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A mechatronics engineer unites the principles of mechanics, electronics, and computing to generate a simpler, more economical and reliable system. Mechatronics is centered on mechanics, electronics, computing, control engineering, molecular engineering (from nanochemistry and biology), and optical engineering, which, combined, make possible the generation of simpler, more economical, reliable and versatile systems. The portmanteau "mechatronics" was coined by Tetsuro Mori, the senior engineer of the Japanese company Yaskawa in 1969. An industrial robot is a prime example of a mechatronics system; it includes aspects of electronics, mechanics, and computing, so it can carry out its day-to-day jobs.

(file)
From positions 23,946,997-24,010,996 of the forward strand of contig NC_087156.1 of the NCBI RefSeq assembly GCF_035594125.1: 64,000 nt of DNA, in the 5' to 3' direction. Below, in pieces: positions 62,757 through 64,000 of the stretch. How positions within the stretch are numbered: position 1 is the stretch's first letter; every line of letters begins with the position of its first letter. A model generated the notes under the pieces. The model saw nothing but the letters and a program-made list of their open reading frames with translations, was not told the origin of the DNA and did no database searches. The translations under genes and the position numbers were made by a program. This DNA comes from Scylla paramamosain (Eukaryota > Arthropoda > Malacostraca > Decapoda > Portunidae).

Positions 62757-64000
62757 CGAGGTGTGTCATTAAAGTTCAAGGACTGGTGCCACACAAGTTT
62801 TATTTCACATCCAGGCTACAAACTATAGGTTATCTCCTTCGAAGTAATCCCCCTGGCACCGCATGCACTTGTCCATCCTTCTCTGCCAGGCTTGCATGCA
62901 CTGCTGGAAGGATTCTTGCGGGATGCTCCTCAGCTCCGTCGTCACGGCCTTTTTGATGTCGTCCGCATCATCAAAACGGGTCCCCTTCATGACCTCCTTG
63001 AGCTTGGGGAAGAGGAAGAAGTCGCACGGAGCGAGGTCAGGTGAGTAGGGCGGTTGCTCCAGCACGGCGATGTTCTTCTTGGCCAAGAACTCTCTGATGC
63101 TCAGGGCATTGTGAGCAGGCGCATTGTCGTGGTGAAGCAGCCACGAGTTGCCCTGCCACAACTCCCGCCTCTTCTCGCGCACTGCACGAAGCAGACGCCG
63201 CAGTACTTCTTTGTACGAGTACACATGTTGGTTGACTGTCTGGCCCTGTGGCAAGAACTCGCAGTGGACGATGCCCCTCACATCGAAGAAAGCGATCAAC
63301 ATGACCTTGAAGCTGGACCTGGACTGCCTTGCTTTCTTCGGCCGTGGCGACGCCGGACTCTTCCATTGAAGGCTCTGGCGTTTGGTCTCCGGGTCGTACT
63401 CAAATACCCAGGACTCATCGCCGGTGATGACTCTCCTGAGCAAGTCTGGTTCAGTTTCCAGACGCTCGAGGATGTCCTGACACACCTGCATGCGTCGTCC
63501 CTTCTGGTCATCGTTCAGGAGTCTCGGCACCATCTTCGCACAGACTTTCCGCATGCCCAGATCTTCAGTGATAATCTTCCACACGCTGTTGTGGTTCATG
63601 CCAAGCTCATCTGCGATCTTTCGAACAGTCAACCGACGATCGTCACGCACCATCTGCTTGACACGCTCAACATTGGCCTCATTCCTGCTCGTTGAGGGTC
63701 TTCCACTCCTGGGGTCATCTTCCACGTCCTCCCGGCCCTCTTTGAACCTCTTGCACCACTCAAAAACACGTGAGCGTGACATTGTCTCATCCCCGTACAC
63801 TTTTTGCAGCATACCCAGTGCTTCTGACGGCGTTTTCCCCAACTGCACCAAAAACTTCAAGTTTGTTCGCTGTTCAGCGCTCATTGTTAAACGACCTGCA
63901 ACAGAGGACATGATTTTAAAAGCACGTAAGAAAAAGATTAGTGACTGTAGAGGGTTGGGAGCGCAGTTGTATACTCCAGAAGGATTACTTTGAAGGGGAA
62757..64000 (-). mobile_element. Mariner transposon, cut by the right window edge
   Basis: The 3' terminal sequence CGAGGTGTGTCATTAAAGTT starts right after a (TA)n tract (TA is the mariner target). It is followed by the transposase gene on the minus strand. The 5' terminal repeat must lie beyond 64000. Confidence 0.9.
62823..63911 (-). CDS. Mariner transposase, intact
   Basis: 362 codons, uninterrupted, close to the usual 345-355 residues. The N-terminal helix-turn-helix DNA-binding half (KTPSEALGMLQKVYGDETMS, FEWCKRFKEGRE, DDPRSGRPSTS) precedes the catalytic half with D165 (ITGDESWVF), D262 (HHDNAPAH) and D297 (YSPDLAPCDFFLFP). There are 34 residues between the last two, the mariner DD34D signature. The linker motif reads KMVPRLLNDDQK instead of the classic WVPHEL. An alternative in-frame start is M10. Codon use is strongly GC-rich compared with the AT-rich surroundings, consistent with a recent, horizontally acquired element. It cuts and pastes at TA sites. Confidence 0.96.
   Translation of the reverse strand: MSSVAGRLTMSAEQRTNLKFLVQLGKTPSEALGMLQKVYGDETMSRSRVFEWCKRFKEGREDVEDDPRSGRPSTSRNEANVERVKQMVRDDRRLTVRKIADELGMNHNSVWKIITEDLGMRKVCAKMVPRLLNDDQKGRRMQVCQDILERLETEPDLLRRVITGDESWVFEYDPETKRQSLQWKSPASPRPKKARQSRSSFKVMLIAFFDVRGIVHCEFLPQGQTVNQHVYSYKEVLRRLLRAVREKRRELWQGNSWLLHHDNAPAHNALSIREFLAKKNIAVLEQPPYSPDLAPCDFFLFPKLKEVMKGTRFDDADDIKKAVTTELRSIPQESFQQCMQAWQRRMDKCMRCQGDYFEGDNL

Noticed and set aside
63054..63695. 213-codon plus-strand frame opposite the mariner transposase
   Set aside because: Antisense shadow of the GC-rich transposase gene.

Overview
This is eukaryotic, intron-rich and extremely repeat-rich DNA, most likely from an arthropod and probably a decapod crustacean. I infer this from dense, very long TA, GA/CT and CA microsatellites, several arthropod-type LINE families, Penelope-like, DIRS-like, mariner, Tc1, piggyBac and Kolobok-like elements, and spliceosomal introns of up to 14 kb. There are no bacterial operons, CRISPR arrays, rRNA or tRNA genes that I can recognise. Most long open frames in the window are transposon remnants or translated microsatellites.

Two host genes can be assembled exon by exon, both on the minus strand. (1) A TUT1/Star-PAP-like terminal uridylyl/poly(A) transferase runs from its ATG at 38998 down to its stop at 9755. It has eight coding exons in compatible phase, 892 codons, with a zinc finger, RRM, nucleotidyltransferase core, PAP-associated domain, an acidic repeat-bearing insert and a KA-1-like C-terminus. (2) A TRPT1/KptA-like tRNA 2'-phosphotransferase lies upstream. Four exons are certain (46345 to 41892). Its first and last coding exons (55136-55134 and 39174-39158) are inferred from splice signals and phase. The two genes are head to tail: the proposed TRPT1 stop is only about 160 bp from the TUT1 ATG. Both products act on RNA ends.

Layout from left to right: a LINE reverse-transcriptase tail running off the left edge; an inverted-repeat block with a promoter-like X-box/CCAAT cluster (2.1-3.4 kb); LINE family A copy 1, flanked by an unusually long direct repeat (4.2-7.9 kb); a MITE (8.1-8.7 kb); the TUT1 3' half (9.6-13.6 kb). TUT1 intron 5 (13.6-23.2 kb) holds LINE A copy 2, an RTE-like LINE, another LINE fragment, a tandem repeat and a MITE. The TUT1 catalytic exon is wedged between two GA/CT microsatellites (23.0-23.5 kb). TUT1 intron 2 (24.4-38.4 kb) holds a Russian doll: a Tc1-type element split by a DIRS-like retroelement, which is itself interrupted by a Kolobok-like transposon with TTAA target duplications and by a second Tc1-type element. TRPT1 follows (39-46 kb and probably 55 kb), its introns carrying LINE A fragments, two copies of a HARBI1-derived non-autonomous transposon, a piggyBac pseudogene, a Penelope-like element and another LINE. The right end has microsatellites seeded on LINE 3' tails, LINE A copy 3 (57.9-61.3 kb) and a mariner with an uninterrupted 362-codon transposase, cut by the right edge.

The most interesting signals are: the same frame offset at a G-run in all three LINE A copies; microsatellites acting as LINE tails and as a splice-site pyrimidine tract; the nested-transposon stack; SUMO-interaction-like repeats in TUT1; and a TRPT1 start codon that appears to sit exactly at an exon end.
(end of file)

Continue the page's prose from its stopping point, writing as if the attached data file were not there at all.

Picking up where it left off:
Engineering cybernetics deals with the question of control engineering of mechatronic systems. It is used to control or regulate such a system (see control theory). Through collaboration, the mechatronic modules perform the production goals and inherit flexible and agile manufacturing properties in the production scheme. Modern production equipment consists of mechatronic modules that are integrated according to a control architecture. The most known architectures involve hierarchy, polyarchy, heterarchy, and hybrid. The methods for achieving a technical effect are described by control algorithms, which might or might not utilize formal methods in their design. Hybrid systems important to mechatronics include production systems, synergy drives, planetary exploration rovers, automotive subsystems such as anti-lock braking systems and spin-assist, and every-day equipment such as autofocus cameras, video, hard disks, and CD players.